Mikrotik L2TP with IPsec for mobile clients

I got some questions about how to configure Mikrotik to act as L2TP Server with IPsec encryption for mobile clients. I know this is not exactly in the line of this blog oriented on enterprise networks, but it’s network technology in the end so I’ll try to cover it here.

Before we start, please make sure that your Mikrotik build-in firewall is configured in such way that it can accept packets on the WAN interface. You can check my article on IPsec VPN Mikrotik to Cisco for firewall configuration.

Another important part is that I’m using RouterOS v6.24 in the below scenario. In earlier versions some configurations are a bit different, but you’ll figure it out as I will explain where is really important.

1. Add a new IP Pool

It’s not mandatory if you already have a IP Pool, but I assume you don’t and we need to add one.


IP > Pool

Add a new pool


L2TP Configuration

1. Configure L2TP Profile

Before adding a new L2TP Server, we need to add a new L2TP Profile. We can use also the default one, but I don’t like to mix things.


PPP > Profiles

The rest of values can be left on default value.


2. Add a L2TP-Server


PPP > Interface > L2TP Server


3. Add PPP Secrets


PPP > Secrets

Let the rest as default.


IPsec Configuration

On IPsec configuration, you can use the default configuration (like Proposals) but I would suggest to let those as default and add your new ones. In case that you already have some IPsec configuration which is already working and using the default configuration we don’t want to mess with that.

1. IPsec Proposals


IPsec > Proposals


Something to mention here. In version previous than 6.xx, you can pick only one encryption algorithm, if I remember correctly. You cannot add multiple algorithms (like 3des and aes-256 above). If this is the case, be sure to stay with 3des. I know it offer less security, but for some reason I could not force Microsoft Windows to work on L2TP via aes-256.

2. IPsec Peers


IPsec > Peers



The value of the Secret field above, MUST be the same as in L2TP Configuration, Step 2.
Also, if your RouterOS support only one encryption algorithm, then pick 3des.

3. IPsec Policies



Below, I’ll add two examples how to configure the iPhone and Microsoft Windows to work with the above configuration.


Go to Settings, VPN section and Add VPN Configuration…

It will look like this:

iPhone L2TP Configuration

The Server is the public IP address or FQDN of your Mikrotik. Account and Password are the one defined in L2TP Configuration Step 3. (MYUSER and MYPASSWORD in the example above). Secret , is the IPsec Secret Key defined in L2TP Configuration Step 2. and IPsec Configuration Step 2. (MYKEY in the example).

PC with Microsoft Windows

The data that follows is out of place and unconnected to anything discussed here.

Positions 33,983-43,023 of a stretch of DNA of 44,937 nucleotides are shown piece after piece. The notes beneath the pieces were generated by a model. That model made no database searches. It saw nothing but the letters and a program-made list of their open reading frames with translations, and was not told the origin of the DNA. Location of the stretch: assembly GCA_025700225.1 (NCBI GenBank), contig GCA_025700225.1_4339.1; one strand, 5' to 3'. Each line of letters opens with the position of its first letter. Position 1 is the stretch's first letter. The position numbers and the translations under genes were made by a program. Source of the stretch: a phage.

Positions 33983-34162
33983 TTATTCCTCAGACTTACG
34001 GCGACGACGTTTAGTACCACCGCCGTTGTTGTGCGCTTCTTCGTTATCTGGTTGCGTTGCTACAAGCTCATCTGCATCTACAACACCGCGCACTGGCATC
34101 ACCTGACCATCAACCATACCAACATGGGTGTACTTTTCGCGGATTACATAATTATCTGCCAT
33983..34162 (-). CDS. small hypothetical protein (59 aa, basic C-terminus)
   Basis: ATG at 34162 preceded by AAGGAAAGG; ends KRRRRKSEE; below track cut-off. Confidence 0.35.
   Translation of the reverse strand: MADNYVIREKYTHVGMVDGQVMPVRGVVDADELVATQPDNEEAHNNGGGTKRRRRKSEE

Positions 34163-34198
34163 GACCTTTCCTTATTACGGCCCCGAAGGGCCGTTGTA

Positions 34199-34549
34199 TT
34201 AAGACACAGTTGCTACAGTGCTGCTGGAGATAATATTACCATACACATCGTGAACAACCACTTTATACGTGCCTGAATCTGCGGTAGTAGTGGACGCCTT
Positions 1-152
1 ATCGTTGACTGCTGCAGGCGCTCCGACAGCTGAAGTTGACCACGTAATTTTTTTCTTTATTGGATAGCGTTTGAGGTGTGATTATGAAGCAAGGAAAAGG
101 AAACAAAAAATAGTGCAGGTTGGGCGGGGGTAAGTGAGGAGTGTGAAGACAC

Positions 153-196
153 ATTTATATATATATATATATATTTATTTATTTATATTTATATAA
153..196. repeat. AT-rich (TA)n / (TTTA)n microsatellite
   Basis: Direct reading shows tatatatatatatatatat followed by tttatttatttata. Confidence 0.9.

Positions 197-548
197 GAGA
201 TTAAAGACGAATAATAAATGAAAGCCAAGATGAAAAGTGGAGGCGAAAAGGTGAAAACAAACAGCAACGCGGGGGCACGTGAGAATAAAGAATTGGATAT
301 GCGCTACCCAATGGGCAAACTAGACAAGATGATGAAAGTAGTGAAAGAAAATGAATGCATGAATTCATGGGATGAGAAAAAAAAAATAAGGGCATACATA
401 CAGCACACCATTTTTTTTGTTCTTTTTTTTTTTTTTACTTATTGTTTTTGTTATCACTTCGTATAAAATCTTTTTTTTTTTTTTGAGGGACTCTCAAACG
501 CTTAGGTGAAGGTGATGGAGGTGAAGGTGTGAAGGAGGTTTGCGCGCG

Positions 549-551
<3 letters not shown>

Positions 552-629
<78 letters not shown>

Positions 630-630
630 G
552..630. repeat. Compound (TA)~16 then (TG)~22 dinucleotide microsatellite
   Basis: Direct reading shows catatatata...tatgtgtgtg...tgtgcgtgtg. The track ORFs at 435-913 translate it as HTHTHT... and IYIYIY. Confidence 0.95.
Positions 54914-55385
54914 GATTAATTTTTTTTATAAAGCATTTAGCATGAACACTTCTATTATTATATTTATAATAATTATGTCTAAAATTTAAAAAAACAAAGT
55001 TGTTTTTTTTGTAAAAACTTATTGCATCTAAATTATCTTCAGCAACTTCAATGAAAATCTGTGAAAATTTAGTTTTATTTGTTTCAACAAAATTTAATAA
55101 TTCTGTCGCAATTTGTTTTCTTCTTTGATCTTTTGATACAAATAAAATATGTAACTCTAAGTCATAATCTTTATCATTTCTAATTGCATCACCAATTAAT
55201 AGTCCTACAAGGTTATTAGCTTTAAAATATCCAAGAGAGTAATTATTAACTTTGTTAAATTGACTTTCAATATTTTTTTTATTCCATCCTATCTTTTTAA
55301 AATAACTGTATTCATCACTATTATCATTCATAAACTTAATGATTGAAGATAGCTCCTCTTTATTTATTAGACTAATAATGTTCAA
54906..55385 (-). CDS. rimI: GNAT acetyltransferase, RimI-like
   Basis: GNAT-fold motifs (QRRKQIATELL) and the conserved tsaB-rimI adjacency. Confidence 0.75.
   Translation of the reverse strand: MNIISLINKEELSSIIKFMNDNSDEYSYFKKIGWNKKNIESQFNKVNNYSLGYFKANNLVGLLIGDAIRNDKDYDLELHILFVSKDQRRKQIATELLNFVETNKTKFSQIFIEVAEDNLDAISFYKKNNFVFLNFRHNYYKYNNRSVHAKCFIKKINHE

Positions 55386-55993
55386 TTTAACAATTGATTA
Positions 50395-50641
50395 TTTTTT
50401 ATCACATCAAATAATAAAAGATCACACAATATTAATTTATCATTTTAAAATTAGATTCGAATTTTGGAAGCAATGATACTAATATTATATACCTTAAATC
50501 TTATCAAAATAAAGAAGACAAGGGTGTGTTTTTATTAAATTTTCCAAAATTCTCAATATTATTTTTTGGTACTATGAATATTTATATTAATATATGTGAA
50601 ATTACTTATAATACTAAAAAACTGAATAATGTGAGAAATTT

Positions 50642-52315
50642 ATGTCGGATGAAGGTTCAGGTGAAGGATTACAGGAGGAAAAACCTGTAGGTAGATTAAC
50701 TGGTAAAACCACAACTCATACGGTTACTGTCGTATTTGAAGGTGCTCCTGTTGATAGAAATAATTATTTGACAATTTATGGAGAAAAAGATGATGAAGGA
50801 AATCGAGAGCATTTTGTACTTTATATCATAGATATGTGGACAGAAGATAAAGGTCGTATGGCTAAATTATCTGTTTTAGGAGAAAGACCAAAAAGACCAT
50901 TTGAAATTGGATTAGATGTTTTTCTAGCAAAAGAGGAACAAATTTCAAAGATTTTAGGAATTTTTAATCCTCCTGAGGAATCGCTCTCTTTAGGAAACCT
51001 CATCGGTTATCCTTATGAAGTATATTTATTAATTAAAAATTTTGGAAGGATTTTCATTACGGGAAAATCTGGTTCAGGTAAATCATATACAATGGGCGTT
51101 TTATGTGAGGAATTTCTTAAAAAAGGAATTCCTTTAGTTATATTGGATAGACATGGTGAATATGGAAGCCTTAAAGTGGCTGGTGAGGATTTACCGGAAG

1. Add a new VPN connection

Add New VPN Connection

2. Pick the option Use my Internet connection

Chose VPN type

3. Add Mikrotik L2TP Server details

Add L2TP Mikrotik details

4. Add the user and password

Add L2TP user

Add this point Windows 7 force me to hit Connect. I will not work yet. Please follow the next steps.

You need to reach the Properties of your new VPN connection.

5. Configure the VPN Security settings.

Be sure to have the settings like in image below, to force encryption and use mschap2 protocol.

L2TP VPN Security

6. Set the IPsec Secret key

Hit the Advanced button and set the IPsec key

L2TP IPsec Key

Hit Connect and it will work. If you have questions please be sure to add them to Comments.

IPsec VPN Mikrotik to Cisco

Not long ago I wrote an article on how to configure an IPsec VPN using Mikrotik and Linux devices. For today, I will replace the Linux device with a Cisco. I did test the entire construct in GNS3 integrated with Mikrotik.

The topology looks like this:

IPsec VPN Mikrotik Cisco

The red line represent the IPsec VPN tunnel.
Please note the used IP addresses. In this way the below configuration will be easier to understand.

Mikrotik Configuration

1. Firewal rules

By default, the Mikrotik comes with the INPUT channel that drop the connection incoming on ether1-gateway (which is the WAN interface). You need to be sure that at least the IPsec packets are able to be accepted inbound on the WAN interface, so the below rules needs to be placed before the rule dropping packets (the Firewal rules are checked top-down)

On INPUT channel allow the following on the interface facing Internet
– Port 500/UDP
– Port 4500/UDP
– Proto 50
– Proto 51
It may be that you don’t need all these ports, but you can close them later. You can check logs if you want to troubleshoot.

On NAT channel, SRCNAT you need have the rule involving interesting traffic (local LAN subnets for example) before NAT masquerade.
You need to add a rule with ACCEPT source LOCAL_LAN ( in this example) destination REMOTE_LAN ( in this example).

On Console the configuration looks like this:


2. The IPsec Proposal


IP > IPsec > Proposals


3. The IPsec Policy


IP > IPsec > Policies


4. The IPsec Peer


IP > IPsec > Peers


Cisco configuration

1. Crypto ISAKMP Policy

You can specify also the hash as sha1, but this is the default method on Cisco, so no extra line will appear.

2. Crypto ISAKMP neighbor

3. Crypto IPsec transformation set

4. Crypto map

5. Access-list for interesting traffic

6. Interface config

The settings (like encryption algorithm) can be tuned to fit your requirements.

If you have any questions or something is unclear please let me know in Comments.

How to integrate F5 BIG-IP VE with GNS3

I would like to start by saying Merry Christmas and Happy Holidays season to all. In between spending time with my family, decorating the Christmas three and opening presents, I did find some time to play around with my hobby and testing something in the lab.

Lately I wanted to get a feeling how F5 BIG-IP works, you know, just to get familiar with its interfaces, rules and being capable of setting up a basic LTM or APM. Far from me the idea of becoming an expert on the first touch, but it’s nice to discover new technologies.